Posted by: Anne E. Stuart | December 5, 2015

Friday Five – December 4, 2015

Sorry for the delay in posting this week. The end of the semester slammed full speed into a wall. This past week was not typical of a last week of classes. As I walked through the halls the past two days, it seems that this was the case for many of my colleagues. There were a lot more classes than in the past meeting the full time and doing stuff all week. By the number of students dressed up, a lot of that stuff was presentations.

This is likely the last post for a while. It’s a bonus post for my students. I’m being nice and letting them respond for extra credit. I still haven’t thought about what I’ll be doing with the blog next semester.

To all my students (and colleagues): good luck with your finals; have a safe and restful break. January 13 will be here sooner than we all want.

Here are this week’s links:

PsychCentral (Rick Nauert) – November 30, 2015

I’m all for increasing time outside. I’m also all for reducing crime. A study from the UK has found that contact with nature reduces crime independent of other predictive variables associated with crime.

Psychology Today: The Science Behind Behavior (Utpal Dholokia) – December 1, 2015

It depresses me that news of terrorist attacks at home and abroad are becoming common. In his blog, Utpal Dholokia talks about how this affects consumer behavior.

PsychCentral (Margarita Tartakovsky) – December 2, 2015

I’ll be honest, I’m posting this link so I have a quick place to find it when I need to go back and read it to remind myself to stop battling with anxiety.

New York Magazine:The Cut (Ann Friedman) – November 20, 2015

This is an interesting read regarding some of the cultural changes in sex education and public awareness of sexual issues.

PsyPost (Sam Houston State University) – November 30, 2015

When a woman leaves an abusive relationship, the direct abuse may stop. However, the abusive partner may continue to exert control by threatening to harm or take away the children. This is a real issue. Not reported in the linked report is the fact that most child abductions are by a non-custodial parent or other family member.

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  1. I read the article “Is Safe Sex Going Out of Style?”. When reading the article I did not realize that the rates of STD’s is increasing especially among teens and young adults. It does however make sense that it is only teen and young adults that are being infected more because growing up you are taught that abstinence is the only way to prevent STD’s. They were not taught the importance of condoms because they were just educating teens to stay away from sex. In the article it mentions that teens growing up nowadays do not think that STD’s are a bad thing because there are so many treatments available now. I think that schools need to enforce the important use of condoms and inform teens the dangers of STD’s. Times have changed and the approach about sex needs to change with it. Teens are out having sex regardless of the abstinence education they have received so parents and educators need to inform teens on the importance of safe sex and let them know that STD’s are a serious threat.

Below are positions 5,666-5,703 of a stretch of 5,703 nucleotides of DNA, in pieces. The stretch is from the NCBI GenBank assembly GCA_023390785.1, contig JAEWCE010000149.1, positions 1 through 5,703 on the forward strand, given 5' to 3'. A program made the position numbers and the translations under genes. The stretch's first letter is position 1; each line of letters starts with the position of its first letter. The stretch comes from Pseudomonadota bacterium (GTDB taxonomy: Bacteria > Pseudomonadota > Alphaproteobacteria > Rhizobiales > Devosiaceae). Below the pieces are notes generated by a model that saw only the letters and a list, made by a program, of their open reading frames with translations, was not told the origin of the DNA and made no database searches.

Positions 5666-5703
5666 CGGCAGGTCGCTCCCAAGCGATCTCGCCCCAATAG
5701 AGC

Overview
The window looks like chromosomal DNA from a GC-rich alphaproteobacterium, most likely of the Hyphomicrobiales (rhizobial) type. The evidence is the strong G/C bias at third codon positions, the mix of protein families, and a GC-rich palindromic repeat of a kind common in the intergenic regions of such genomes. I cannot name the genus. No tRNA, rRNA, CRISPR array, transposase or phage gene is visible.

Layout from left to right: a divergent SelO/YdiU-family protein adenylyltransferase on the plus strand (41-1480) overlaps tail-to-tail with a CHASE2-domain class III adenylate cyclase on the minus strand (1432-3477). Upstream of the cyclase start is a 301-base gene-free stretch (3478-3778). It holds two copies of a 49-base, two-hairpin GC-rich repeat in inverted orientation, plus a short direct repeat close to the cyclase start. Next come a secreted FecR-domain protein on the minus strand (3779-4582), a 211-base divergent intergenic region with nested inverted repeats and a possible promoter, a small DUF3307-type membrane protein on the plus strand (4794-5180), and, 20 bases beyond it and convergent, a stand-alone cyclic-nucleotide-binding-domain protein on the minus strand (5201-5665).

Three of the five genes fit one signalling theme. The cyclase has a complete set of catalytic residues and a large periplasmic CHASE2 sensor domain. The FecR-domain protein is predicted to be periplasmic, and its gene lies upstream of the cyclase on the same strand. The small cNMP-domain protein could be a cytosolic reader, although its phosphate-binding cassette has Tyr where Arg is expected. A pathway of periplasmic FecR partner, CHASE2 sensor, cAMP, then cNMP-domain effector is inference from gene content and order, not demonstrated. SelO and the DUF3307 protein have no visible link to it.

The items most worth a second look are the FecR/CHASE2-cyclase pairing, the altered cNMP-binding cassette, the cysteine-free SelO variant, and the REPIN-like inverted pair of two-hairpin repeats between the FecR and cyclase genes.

2. I found the fact that safe sex is going out of style to be interesting. Most people think of safe sex as a way not to have a baby and this would stand to reason why if the women was on birth control the man would want to have unprotected sex. This is most likely why people are seeing std’s increasing.

  3. I looked into the article you posted titled “Is Safe Sex Going Out of Style?”. I was a little scared by the statistics stated in this article. Unfortunately it is expected with a growing population and a population that is so engaging in sexual interactions that the number of recorded STD infections have reached an all time high. Especially because in today’s generation, people are having sex at a much younger age and are usually less educated about sex. I know from my own experiences in high school we were required to take a course on sex education and I don’t recall the main theme being abstinence. The teacher explained sex is a natural part of life but it is important to be safe and protected. They even showed us how to correctly put a condom on. Since schools have stopped doing this it is certain that the world is highly uneducated.